Reserve Bank governor Graeme Wheeler delivered a trenchant defence of the bank's curbs on high loan-to-value ratio home loans yesterday when challenged by National MP Jami-Lee Ross that the regime had been "almost too effective".
When the governor appeared before Parliament's finance and expenditure select committee to be examined on the bank's financial stability report, Ross pointed to the fact that house sales had dropped by 11 per cent in the first six months of the LVR regime, when the bank had expected a decline of only 3 to 8 per cent in the first year.
The bank estimates annual house price inflation is already running 2.5 per cent lower than it would have been without LVRs; it had expected a reduction of 1 to 4 percentage points in the first year.
High LVR loans made up 5.6 per cent of new mortgage lending in the first six months, when the "speed limit" was 10 per cent plus another 5 per cent for exempt borrowers (of which only 1 per cent has been used).
Ross put it to Wheeler that LVR restrictions had been almost too effective.
Wheeler responded by reminding the MPs of the backdrop to the decision to introduce the curbs last year.
New Zealand had experienced the strongest rate of house price inflation in the OECD between 2003 and 2008 but unlike many other advanced economies prices had not come back much in the global financial crisis.
"House prices started taking off again, partly because of housing shortages and partly because in order to try to get the economy into recovery mode we had cut interest rates to the lowest level in 50 years. And we knew that was not going to just be an Auckland and Christchurch thing. We knew house prices would start increasing significantly around other parts of the country and indeed that is the case."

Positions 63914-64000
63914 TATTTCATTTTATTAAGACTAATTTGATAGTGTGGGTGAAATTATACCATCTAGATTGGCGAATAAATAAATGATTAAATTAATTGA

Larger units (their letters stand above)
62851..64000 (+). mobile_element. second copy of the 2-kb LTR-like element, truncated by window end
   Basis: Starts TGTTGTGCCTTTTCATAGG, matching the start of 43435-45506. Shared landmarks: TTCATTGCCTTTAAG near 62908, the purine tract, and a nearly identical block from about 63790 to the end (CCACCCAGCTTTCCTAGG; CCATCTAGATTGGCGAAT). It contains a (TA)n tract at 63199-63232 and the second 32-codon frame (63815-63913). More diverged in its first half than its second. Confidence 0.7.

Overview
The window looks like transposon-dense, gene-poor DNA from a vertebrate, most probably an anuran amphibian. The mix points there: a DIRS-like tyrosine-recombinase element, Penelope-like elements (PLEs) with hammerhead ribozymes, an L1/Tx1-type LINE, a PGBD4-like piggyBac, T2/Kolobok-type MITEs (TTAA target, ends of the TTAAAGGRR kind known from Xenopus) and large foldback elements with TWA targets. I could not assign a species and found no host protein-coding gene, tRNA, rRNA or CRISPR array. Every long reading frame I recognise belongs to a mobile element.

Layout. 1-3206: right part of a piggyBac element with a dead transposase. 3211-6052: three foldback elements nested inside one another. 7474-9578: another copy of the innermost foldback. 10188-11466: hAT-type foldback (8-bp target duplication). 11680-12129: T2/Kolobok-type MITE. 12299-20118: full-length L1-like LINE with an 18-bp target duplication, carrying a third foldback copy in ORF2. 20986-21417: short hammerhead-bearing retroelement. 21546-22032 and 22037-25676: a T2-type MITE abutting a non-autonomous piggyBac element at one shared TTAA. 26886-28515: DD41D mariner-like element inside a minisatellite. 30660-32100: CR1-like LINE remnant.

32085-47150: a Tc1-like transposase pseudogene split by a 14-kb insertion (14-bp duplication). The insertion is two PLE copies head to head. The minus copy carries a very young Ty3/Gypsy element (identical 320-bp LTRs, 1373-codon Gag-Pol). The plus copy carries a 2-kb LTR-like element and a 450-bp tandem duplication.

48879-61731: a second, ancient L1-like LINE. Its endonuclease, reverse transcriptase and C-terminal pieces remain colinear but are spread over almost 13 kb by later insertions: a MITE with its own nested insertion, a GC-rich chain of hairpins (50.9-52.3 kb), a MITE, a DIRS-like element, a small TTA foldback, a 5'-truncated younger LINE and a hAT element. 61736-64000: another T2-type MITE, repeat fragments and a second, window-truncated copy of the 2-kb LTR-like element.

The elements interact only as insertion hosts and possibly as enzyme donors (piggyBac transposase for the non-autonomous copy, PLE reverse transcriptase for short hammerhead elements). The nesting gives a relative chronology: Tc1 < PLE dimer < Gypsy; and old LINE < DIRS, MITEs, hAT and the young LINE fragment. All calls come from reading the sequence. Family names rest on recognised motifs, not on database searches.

Household debt was starting to build up again from an already high 140 per cent of household disposable incomes.
"So we faced the situation of how to restrain banks' lending behaviour when over 30 per cent of bank lending was taking place to people who had low deposits and that was providing further stimulus to house price appreciation," Wheeler said.
The economy was growing at around 1.5 to 2 per cent, the exchange rate was strong and the inflation rate just 0.7 per cent.
The bank could not raise interest rates at that time.
"We had been trying to stimulate the recovery, after all, and inflation pressures were low. So LVRs were put in place and by and large have worked very well."
But it had been "interesting" to see how quickly the banks had reduced lending to people with low deposits, Wheeler said.
Deputy governor Grant Spencer said that with the banks now accustomed to the new system he expected to see the proportion of new lending on high LVRs rise to around 8 per cent. The earliest date for beginning to remove the LVR restrictions was likely to be late this year, he said.
The bank was keeping its options open about how and when the removal of LVRs would be done but it was quite possible they would be phased out – most likely by raising the "speed limit" from 10 per cent of new mortgage lending to some higher number – rather than removed in one hit.
The financial stability report says a key condition for their removal is "sustained moderation" in house price inflation.
House prices and household debt should be rising in line with growth in aggregate household incomes, it says.
That would suggest a rate around 5 or 6 per cent. Mortgage credit growth, at least, is already in that zone.
Another indicator would be progress towards meeting the physical shortage of housing, which the bank estimates is around 50,000 in Auckland and Christchurch alone.
The report repeated Spencer's comment last week that the bank would need to be confident the unexpectedly strong surge in net immigration – which is largely driven by fewer Kiwis leaving the country and more returning – would not cause a resurgence of house price inflation.